Cherry Garden School41 Bellenden Road, London, SE15 5BB

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Communication Systems

What is AAC?

Augmentative and Alternative Communication (AAC) is the term used to describe various methods of communication that can ‘add-on’ to speech and are used to get around problems with ordinary speech. 
AAC includes simple systems such as pictures, gestures and pointing, as well as more complex techniques involving powerful computer technology.

Some kinds of AAC are actually part of everyone's communication, for example: waving goodbye; giving a 'thumbs up' instead of speaking; pointing to a picture or gesturing in a foreign country. However, some people have to rely on AAC most of the time.

Different types of AAC

  • No-tech communication does not involve any additional equipment - hence it is  sometimes referred to as 'unaided communication'. Examples are: body language, gestures, pointing, eye pointing, facial expressions, vocalisations, signing.
    For more details see: Getting started: communication without technology.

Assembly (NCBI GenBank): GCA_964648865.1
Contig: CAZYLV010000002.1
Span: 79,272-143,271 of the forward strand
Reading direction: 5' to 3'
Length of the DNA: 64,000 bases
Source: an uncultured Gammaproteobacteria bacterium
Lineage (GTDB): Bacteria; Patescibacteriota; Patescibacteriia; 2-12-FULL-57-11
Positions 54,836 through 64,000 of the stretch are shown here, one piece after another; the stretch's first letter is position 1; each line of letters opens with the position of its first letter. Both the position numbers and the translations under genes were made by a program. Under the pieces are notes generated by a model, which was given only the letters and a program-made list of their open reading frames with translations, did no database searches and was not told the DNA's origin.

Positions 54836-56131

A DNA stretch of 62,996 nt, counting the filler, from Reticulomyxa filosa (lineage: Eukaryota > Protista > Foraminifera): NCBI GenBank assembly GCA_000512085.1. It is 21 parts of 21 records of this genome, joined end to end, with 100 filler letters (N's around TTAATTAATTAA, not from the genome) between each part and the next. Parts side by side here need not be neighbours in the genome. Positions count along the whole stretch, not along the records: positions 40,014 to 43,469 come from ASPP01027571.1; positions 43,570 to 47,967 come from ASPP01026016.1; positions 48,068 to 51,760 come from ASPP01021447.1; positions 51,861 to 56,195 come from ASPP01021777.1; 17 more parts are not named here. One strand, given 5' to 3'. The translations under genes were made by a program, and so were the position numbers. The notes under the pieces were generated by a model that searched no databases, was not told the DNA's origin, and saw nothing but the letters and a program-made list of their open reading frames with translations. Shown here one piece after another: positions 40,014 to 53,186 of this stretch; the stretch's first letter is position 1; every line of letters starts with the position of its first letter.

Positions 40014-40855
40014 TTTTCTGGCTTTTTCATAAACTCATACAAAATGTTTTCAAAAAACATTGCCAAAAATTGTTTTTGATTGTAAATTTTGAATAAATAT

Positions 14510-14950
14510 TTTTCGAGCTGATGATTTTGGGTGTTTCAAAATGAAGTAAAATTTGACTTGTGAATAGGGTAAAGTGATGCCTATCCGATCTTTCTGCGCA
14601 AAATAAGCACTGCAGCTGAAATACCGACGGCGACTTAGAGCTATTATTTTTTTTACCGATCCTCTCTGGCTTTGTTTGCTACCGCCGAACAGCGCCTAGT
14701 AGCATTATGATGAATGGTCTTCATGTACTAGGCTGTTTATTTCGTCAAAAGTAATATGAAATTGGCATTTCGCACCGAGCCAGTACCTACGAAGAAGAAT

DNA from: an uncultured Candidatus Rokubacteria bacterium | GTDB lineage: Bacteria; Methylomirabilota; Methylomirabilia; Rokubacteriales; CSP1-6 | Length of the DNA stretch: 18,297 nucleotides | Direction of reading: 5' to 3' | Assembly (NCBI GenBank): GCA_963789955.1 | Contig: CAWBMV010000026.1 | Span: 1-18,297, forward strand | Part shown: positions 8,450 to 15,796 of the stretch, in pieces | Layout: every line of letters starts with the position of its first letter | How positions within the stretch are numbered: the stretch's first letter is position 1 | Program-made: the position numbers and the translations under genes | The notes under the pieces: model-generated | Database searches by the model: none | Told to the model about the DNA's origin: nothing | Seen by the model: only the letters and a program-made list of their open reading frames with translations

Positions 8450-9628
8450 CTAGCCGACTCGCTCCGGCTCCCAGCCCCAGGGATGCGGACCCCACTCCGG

• Low-tech communication systems do not need a battery to function and include: pen and paper to write messages or draw; alphabet and word boards; communication charts or books with pictures, photos and symbols; particular objects used to stand for what the person needs to understand or say. This is sometimes referred to as 'aided communication' because additional equipment is required.  Have a look at our children using their communication books.  Another low-tech communication system we use at school is PECS.  Click here for more information and videos.
  • High-tech communication systems need power from a battery or mains. Most of them speak and/or produce text. They range from simple buttons or pages that speak when touched, to very sophisticated systems. Some high-tech communication systems are based on familiar equipment such as mobile devices, tablets and laptops, others use equipment specially designed to support communication. This is sometimes referred to as 'aided communication' because additional equipment is required.  

At Cherry Garden School, we use Makaton to help the children with their communication.

Here are some of their signs of the week:

Visit our Makaton Songs page where you can sing along to some favourites from Singing Hands!

Here are some useful Makaton signs for school.

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